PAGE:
Data analysis methods for gravitational wave searches from binary inspirals and gamma-ray bursts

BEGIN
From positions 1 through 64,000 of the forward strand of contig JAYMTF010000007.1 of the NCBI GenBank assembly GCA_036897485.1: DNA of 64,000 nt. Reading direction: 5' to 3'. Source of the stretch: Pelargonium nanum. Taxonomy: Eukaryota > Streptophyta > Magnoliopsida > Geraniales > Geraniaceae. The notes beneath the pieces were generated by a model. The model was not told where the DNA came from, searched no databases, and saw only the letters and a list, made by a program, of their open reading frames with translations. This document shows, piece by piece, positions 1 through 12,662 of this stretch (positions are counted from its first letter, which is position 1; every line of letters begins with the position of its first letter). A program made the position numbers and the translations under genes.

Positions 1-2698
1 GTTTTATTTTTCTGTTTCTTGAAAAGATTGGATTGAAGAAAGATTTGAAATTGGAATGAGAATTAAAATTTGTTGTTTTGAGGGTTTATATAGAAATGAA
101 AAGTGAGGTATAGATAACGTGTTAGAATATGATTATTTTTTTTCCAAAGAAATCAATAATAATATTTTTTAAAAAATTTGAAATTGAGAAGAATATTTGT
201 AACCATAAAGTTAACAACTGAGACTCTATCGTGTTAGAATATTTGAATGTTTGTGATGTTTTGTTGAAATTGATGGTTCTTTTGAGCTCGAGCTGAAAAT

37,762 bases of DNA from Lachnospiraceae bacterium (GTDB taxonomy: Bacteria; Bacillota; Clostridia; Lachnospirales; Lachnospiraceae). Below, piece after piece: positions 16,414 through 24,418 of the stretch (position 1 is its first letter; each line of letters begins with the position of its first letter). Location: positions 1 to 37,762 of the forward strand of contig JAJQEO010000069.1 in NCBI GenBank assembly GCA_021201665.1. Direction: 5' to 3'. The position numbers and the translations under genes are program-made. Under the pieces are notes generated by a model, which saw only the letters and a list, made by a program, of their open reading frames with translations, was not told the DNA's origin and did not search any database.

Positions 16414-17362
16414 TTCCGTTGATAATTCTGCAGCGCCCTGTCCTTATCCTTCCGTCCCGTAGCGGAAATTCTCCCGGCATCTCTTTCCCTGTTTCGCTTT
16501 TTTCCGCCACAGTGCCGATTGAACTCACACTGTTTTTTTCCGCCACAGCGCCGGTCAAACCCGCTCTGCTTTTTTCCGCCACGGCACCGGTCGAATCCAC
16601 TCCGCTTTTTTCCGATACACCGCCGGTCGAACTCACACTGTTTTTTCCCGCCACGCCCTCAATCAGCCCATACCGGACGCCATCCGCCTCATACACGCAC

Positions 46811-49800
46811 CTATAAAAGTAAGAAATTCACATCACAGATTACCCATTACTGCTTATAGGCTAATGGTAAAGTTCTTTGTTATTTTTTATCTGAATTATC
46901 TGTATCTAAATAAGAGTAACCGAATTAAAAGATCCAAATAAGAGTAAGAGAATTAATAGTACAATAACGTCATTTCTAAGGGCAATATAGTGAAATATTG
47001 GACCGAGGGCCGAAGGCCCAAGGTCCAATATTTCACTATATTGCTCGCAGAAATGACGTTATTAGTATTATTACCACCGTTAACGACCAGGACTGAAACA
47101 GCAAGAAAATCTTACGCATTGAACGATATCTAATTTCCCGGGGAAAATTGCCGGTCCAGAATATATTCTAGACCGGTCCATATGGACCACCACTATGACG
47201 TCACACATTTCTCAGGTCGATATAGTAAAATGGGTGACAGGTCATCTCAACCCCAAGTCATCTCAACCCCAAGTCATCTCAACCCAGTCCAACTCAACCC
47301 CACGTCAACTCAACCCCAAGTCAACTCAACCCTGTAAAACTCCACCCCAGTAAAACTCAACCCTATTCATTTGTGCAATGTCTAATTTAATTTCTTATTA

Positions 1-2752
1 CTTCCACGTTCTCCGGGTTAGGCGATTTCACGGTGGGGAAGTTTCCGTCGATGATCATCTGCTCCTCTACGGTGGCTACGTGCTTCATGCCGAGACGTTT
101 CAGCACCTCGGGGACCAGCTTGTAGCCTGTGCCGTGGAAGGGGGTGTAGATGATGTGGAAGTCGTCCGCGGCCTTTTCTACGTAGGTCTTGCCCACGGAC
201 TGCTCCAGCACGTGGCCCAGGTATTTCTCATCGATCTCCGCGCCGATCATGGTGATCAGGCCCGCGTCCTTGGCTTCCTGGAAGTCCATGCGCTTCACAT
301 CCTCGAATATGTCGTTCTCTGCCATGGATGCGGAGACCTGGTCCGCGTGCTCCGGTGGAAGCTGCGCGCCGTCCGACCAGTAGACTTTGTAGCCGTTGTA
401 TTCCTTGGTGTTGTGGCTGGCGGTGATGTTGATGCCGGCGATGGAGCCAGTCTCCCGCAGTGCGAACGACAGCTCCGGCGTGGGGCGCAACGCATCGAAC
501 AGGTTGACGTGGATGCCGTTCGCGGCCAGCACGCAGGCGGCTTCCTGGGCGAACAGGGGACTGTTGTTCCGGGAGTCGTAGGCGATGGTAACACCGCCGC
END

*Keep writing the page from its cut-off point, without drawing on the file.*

We investigate and develop data analysis methods for gravitational wave searches from binary inspirals and gamma-ray bursts. The first technique is a low-latency fully coherent network analysis of gravitational wave detector data to infer information on compact binary coalescence. It uses the stationary phase approximation, optimizes using particle swarm optimization, and an implementation is developed for high-performance computing. We present results that show that particle swarm optimizations allows for a significant reduction in the computational cost of the coherent analysis while incurring negligible loss in sensitivity. We then present an accelerated algorithm that is approximately 30 times faster, which enables it to be run as a low-latency search. We show that the computation times are close to enabling an "always on" search to be feasible. The second technique concerns gamma-ray bursts. Given a set of observed astrophysical events, such as gamma ray bursts, it is possible to combine gravitational wave detector data that is temporally associated with these events to infer population properties of the sources. A method is presented for better integration of available non-gravitational wave data-- mainly from the electromagnetic signature of the events -- into such population studies. Given a population model for the gravitational wave emission properties of a class of astrophysical sources, the method combines gravitational and non-gravitational wave data into a joint likelihood function and obtains maximum likelihood estimates of the model parameters. A toy model is used to illustrate the application of the method.